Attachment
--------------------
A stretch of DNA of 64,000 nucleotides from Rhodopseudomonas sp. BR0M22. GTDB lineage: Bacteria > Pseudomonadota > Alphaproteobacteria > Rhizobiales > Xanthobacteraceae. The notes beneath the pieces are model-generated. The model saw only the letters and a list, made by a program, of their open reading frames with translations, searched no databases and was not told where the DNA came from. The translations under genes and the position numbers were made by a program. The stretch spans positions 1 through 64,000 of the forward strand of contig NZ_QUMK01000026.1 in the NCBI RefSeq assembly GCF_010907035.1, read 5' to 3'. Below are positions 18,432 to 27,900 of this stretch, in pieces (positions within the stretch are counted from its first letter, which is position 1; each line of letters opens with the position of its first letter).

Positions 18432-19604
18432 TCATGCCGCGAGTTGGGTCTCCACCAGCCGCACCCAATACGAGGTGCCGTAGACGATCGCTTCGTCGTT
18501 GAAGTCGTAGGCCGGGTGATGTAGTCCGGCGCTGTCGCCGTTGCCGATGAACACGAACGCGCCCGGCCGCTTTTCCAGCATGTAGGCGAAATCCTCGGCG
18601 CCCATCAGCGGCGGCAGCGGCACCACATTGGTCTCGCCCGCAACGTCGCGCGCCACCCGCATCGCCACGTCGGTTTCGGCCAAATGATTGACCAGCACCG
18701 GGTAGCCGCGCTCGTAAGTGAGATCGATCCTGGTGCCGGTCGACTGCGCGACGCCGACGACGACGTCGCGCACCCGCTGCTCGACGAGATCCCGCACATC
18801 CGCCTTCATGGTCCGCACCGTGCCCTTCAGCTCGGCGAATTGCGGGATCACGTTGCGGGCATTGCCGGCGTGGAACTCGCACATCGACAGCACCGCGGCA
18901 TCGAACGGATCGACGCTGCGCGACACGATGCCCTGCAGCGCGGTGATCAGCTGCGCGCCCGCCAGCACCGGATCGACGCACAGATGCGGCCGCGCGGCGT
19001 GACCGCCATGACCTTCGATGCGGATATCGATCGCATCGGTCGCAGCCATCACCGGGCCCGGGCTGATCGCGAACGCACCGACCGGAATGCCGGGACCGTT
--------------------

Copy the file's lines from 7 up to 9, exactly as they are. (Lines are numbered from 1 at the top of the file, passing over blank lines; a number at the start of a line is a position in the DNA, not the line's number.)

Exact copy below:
18801 CGCCTTCATGGTCCGCACCGTGCCCTTCAGCTCGGCGAATTGCGGGATCACGTTGCGGGCATTGCCGGCGTGGAACTCGCACATCGACAGCACCGCGGCA
18901 TCGAACGGATCGACGCTGCGCGACACGATGCCCTGCAGCGCGGTGATCAGCTGCGCGCCCGCCAGCACCGGATCGACGCACAGATGCGGCCGCGCGGCGT
19001 GACCGCCATGACCTTCGATGCGGATATCGATCGCATCGGTCGCAGCCATCACCGGGCCCGGGCTGATCGCGAACGCACCGACCGGAATGCCGGGACCGTT